PERM CASES QUICK TIP - Do Not Rely on Beneficiary's Resumes


Determining educational and experiential (if any) requirements are probably one of the most important and, PERM process-wise, long-reaching aspects of a PERM case.

While it is relatively simple to state/list these requirements on the Prevailing Wage Request (and down the line on the job order, notice of posting, ads, and ultimately on the Form ETA 9089 itself), it is, however, crucial that the Beneficiary's education and experience can actually be fully and accurately documented at the I-140 Stage of the permanent residency process.

To avoid unpleasant "surprises" at the I-140 stage, we strongly suggest that the PERM Beneficiary, prior to submitting the Prevailing Wage Request, provides a full copy of his/her educational credentials (and credible evaluation if the credentials are from a foreign university/college), as well as past employment verification letters, printed and signed on that past employer's letterhead, clearly stating the position Beneficiary held, his/her exact period of employment, and at least brief description of the Beneficiary's duties.

We believe that relying on the Beneficiary's resume (at the initial Prevailing Wage State of PERM process) to determine his/her past experience is not the preferred or most reliable method of ensuring that you later on avoid unpleasant surprises at the I-140 stage.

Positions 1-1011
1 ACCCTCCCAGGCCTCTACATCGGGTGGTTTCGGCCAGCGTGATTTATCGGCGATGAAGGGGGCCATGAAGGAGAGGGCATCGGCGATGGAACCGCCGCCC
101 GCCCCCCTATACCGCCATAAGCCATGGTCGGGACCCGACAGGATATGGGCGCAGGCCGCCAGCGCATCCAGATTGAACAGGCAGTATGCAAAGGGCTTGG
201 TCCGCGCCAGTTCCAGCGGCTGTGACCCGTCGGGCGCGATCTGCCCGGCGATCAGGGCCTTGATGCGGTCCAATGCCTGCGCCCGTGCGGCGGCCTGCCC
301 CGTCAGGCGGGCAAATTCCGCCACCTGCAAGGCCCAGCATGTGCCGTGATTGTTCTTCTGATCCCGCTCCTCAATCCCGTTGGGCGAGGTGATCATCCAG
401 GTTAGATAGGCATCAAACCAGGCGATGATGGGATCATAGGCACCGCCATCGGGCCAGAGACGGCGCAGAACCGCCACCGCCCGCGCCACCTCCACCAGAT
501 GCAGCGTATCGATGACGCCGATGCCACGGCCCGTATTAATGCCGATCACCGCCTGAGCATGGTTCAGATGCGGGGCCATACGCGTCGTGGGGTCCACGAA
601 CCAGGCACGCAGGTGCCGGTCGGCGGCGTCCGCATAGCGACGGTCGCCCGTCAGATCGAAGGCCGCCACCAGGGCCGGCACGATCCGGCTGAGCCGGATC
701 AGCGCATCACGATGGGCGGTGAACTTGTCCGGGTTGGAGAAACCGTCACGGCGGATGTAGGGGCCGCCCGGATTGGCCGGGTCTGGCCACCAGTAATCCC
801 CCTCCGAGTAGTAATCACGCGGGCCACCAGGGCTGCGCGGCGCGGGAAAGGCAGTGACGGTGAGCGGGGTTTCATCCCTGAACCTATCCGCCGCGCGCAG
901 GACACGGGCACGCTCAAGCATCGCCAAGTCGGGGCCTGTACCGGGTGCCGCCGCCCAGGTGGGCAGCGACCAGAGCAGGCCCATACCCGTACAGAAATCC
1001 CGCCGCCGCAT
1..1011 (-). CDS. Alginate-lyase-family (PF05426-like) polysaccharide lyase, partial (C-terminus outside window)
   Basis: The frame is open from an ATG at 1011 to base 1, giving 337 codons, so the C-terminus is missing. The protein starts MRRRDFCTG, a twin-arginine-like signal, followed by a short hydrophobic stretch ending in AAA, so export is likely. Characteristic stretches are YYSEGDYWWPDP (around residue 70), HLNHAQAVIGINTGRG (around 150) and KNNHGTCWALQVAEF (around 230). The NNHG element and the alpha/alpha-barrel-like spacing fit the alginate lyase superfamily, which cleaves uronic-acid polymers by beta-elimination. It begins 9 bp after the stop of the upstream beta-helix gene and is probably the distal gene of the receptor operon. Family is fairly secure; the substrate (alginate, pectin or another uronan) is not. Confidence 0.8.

As we said, it is at the I-140 Stage when the Beneficiary is absolutely required to provide past employment experience letter(s) (if the PERM position requires past experience of course). One does not want to be in the position to have the Beneficiary now suddenly inform you (or, which is more likely, it becomes apparent from reviewing the letters) that there are significant differences between what was listed on the resume and what the past employer letter states.

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Reprinted with permission.

About The Author

Dino Palangic is the founder of Faveo Paralegals which provides per-case, flat-fee immigration paralegal services to law firms and in-house legal departments of corporations across the United States. They are U.S. based and available via email, phone, or Skype. Their staff previously worked for top U.S. national law firms and in-house departments of major Fortune 500 Corporations. Their paralegals adhere to the highest ethical and professional standards set for paralegals by the American Bar Association.

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